legal agreement with Apple to code Word and Excel included a perpetual right to use Apple interface elements. The judge agreed. This wasn't the first time Apple had written a stupid contract (see the history for the sosumi sound).
    • No

      "Microsoft?s defense: We both stole the GUI from Xerox?s PARC."


      "Actually, Microsoft's primary defense was that their
      legal agreement with Apple to code Word and Excel included a perpetual right to use Apple interface elements."


      Sad how little IT history is known today. MS licensed Apple technology for windows (yes Apple had significant additions to PARC ideas, whose contribution to the GUI was enormous). Apple claimed the license didn't cover Windows 3 (1 & 2 were a joke).

      Apple lost on the grounds look & feel could not be given "patent-like protection" (ironic given the software patents awarded today).

      Interesting article on PARC. Clearly Bernstein knows his history.
      Richard Flude
  • RE: PARC CEO Mark Bernstein talks innovation, Steve Jobs and Xerox

    This is the best thing I've read with your by-line in a good while.

    Thinking about PARC, Apple, and Windows 1, I understand Jobs' point. He was the one who gave Xerox equity in Apple, which, while it isn't the same as paying (because Xerox takes on a risk that Apple goofs up the execution), Xerox got to prosper if the upside does and did happen. Apple also gave Microsoft advanced peeks at the guts of MacOS 1 and thought Microsoft played fast and loose with the NDA provisions.

    I've come to decide that the result of the Apple-Microsoft dustup was correct (though I never had any doubts as to how the law was applied.) Look and feel should not be protectable.

    If I were to try and make a concise critique of the US's current patent system, it would be that it should get back to its roots as providing limited monopoly for executions and not concepts. When PARC made the laser printer, it was a device. Dropping it on your foot would hurt.

    I noticed over the weekend that the USPTO has decided to make it easier for something to be not obvious.

    I wonder if the way patent granting has changed over the last decades with the USPTO's nominal, but essentially meaningless commitment to "devices," has contributed to the dearth of private r&d. You pay bright folks good money to design, build, test, and engineer something new only to discover, once the revenue rolls in, somebody is suing you in East Texas over some something they took no further than description and diagram.
  • It is a myth that Xerox willingly agreed to Apple taking GUI

    [i]Much later, in the midst of the Apple v. Microsoft lawsuit in which Apple accused Microsoft of violating its copyright by appropriating the use of the "look and feel" of the Macintosh GUI, [b]Xerox also sued Apple[/b] on the same grounds.[/i]

    Yes, the lawsuit was dismissed for a variety of reasons, all of them good I'm sure. However Apple zealots want to make it seem that Parc was a willing business partner in letting Apple "develop" (I use the term loosely) the GUI. The truth is that Parc felt that Apple stole the GUI, they were simply unsuccessful in proving it legally. Parc got duped by Jobs.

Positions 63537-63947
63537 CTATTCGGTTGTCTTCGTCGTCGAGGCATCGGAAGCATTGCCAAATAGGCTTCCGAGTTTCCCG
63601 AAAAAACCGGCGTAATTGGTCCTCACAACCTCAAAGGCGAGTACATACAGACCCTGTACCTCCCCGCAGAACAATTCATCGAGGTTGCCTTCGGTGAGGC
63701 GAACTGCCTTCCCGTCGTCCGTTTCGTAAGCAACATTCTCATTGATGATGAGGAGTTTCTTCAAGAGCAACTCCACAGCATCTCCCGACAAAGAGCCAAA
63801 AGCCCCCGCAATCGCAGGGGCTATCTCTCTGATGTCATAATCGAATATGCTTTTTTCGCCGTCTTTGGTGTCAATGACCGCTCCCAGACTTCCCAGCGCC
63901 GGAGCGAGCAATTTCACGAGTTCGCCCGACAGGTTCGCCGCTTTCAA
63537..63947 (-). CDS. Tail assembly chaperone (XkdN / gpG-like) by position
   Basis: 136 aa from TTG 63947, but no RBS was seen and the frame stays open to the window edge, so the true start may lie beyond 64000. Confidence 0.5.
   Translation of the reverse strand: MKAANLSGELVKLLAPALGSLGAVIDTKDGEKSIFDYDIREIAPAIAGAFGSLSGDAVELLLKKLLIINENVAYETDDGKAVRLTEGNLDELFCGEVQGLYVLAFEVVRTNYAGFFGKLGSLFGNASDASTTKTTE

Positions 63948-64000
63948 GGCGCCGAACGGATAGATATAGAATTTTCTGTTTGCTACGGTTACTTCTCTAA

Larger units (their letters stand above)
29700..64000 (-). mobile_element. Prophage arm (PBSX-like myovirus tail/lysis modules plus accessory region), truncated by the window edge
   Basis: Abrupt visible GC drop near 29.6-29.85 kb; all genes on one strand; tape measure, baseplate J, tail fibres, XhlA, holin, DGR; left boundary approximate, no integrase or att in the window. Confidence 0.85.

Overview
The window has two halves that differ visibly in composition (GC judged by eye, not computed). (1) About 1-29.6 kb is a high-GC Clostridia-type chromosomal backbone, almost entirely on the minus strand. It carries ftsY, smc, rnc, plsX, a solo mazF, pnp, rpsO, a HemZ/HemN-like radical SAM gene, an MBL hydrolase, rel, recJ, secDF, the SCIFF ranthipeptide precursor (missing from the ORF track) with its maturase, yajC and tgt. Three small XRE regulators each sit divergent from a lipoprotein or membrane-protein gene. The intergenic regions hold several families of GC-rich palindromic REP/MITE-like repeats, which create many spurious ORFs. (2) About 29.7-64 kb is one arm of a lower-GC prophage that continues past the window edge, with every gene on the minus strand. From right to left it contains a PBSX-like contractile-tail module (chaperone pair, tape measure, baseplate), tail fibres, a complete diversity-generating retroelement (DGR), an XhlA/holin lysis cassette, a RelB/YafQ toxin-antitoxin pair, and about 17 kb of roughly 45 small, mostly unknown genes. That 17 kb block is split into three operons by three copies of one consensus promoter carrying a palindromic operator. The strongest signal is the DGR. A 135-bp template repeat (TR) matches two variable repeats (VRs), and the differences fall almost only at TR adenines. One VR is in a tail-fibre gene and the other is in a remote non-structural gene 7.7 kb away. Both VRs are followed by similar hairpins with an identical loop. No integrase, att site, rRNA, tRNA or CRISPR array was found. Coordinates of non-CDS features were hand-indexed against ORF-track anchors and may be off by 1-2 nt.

• Comprehension failure

      "The truth is that Parc felt that Apple stole the GUI, they were simply unsuccessful in proving it legally. "

      Actually no. PARC's claim that if Apple was successful with it's look & feel claims them PARC should also benefit.

      "Parc got duped by Jobs."

      You didn't read the article then, or is the zealotry clouding your comprehension?
      Richard Flude
    • RE: PARC CEO Mark Bernstein talks innovation, Steve Jobs and Xerox

      @NonZealot<br><br>Are you and I really going to have this argument again (which always ends with you mysteriously disappearing)?<br><br>First, XEROX did NOT sue Apple on the "same grounds." There is no need to assume, as the facts are readily available. But I forget, your idea of "facts" IS the things that you assume.<br>More to the point, please research and tell me exactly how much Bill Gates paid XEROX PARC. And then please tell us how many PARC engineers, the ones who actually developed the technology, and therefore had a right to claim it as "theirs", were subsequently hired by MS.<br><br>As for Apple developing the GUI, I will explain this to you once again, Apple DID develop the GUI. While much of the original work was done by PARC (and much, like the work of Englebart, even preceded it) a vast mountain of original work was done by Apple. The bible in the field, after all, is the Apple Human User Interface Guidelines.<br><br>But please, as I have asked you NUMEROUS time before, please describe to me the GUI to the Alto OS and file system.<br>HAHAHAHA<br>Why do I laugh? Because if you knew ANYTHING worth a crap about the Alto GUI, you would know that the OS interface, called the Executive, IIRC, the equivalent of the Finder in MacOS, and various sundry things in Windows, was A COMMAND LINE!!!!!<br><br>The whole idea of a GUI to manipulate the file system, and control the actual OS came about because of original work done by Apple.<br><br>How do I know? Because, as I have informed you OVER AND OVER AGAIN, I was one of the first users of the original Altos. From there we moved on to the truly amazing Three Rivers Computer Corporation's (GO STEELERS!) Perq mini-computer, truly a computer ahead of its time. As it came out in 1979, that predated the mac as well, so perhaps you should unleash your dogs of war on them as well, standing up to this torrid sullying of XEROX's good name?